• In any DBQ format, it is essential to identify keywords that will be the anchor points and skeleton of the DBQ essay outline.

DBQ Essay Example: Describe Your Main Ideas in Body Paragraph

It reveals the DBQ essay outline from the introduction from different angles. The central part of the DBQ format is not a continuous text; it is divided into smaller pieces. In the first part, you need to state your DBQ outline and describe how you understand and feel about the topic. Next, justify your opinion with arguments. DBQ outline demands facts from life, scientific studies, and views of scientists. You can cite facts from history to write a DBQ.

DBQ Essay Example: Logical Conclusion

The conclusion of a document-based question essay can contain such an essential, complementary element to the article as an indication of the application (implication) of your research, not excluding the relationship with other problems. DBQ essay example: “The DBQ essay is mainly about gender relations in agricultural labor, but a fuller examination would also require an examination of class relations,” followed by a few sentences explaining how the DBQ essay does that.

How to Write a DBQ essay With a Strong Thesis Statement

DBQ stands for a document based question. Such assignments require a student to demonstrate their ability to create well-researched arguments. If you have never written such tasks, read about the DBQ format.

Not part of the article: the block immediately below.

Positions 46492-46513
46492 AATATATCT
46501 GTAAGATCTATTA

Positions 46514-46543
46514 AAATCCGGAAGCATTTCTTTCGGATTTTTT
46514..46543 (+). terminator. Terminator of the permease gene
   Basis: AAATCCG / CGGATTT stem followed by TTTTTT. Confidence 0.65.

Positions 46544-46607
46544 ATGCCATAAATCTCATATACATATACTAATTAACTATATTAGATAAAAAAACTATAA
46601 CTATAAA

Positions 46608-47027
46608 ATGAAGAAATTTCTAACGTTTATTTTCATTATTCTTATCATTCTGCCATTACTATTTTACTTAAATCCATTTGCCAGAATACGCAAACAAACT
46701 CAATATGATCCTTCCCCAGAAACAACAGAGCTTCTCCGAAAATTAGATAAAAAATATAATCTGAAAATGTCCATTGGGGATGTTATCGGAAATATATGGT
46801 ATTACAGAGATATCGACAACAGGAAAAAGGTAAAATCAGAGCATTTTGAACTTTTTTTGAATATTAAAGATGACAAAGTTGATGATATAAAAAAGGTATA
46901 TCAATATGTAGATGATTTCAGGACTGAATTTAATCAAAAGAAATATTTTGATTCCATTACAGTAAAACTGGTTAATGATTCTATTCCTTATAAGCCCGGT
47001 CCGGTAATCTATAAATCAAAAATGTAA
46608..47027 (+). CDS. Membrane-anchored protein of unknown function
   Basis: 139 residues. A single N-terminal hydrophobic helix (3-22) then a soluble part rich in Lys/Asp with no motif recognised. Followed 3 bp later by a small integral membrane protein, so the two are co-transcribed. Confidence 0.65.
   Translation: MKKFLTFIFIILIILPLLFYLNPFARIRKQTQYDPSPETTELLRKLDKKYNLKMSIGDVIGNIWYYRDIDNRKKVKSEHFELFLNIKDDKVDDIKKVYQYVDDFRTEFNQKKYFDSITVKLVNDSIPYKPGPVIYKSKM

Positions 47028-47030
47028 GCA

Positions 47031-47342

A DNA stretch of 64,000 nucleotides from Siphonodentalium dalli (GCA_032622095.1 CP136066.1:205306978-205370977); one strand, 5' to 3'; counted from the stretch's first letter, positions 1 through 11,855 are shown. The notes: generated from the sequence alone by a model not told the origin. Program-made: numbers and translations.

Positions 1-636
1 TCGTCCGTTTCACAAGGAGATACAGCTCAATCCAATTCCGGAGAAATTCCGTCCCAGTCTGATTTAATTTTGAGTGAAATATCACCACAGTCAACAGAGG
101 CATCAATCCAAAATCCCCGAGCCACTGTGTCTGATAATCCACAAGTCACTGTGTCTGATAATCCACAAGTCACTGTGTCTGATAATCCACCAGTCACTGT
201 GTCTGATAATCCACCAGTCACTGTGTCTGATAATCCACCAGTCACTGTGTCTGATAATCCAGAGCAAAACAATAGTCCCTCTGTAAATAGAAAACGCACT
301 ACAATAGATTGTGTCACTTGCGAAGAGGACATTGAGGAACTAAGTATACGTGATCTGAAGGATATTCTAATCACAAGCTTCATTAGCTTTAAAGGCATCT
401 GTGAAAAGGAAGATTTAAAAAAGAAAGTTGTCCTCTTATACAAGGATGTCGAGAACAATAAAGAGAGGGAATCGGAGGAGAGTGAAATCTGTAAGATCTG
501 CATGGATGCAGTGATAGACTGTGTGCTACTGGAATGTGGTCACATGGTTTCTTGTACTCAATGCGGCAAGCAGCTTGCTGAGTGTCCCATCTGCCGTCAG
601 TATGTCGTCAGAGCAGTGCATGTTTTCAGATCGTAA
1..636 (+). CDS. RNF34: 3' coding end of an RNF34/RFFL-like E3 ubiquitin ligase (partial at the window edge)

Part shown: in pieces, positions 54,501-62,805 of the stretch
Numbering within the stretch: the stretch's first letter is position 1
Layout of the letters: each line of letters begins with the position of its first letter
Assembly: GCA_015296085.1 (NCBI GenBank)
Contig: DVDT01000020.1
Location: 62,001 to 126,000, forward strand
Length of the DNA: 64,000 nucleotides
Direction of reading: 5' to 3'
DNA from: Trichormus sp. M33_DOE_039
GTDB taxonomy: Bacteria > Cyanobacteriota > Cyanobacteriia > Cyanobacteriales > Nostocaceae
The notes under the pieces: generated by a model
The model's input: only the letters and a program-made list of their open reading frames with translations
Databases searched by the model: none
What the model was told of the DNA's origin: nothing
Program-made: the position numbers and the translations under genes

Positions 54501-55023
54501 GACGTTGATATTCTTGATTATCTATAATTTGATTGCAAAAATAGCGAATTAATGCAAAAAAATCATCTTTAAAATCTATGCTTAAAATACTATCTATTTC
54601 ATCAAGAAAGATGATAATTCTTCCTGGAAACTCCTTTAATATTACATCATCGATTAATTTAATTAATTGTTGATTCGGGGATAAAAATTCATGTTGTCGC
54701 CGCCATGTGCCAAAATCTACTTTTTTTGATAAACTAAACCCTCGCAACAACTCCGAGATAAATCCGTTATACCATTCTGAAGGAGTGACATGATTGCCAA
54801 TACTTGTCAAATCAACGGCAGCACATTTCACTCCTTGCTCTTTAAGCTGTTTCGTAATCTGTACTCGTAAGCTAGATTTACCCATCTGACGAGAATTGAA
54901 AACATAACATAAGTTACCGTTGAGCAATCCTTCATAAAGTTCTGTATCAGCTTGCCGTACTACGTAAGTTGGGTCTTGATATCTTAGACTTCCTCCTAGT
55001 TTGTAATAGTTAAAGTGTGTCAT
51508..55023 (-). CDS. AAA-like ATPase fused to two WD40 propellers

Steps of Writing a DBQ

Create dbq essay outline: write an intro.

You will be provided with a historical context to help write a DBQ introduction. In addition, it will allow you to develop several ideas for writing your text.

Make sure to write a DBQ first sentence that answers 4 questions:

It will allow you to provide your reader with a context and briefly indicate what problem you will solve. This sentence should be the first part of your DBQ essay outline. It is followed by a couple of sentences preceding a thesis statement.

Write a Powerful Thesis Statement

To write a DBQ that will look well-researched, pay careful attention to this part of your essay. Likewise, consider the question you need to answer when writing a thesis statement.

To get tops marks for your document based question essay, follow these steps:

  • Make claims and provide pieces of evidence
  • When creating a DBQ essay outline, remember to describe the information that you will base your statements on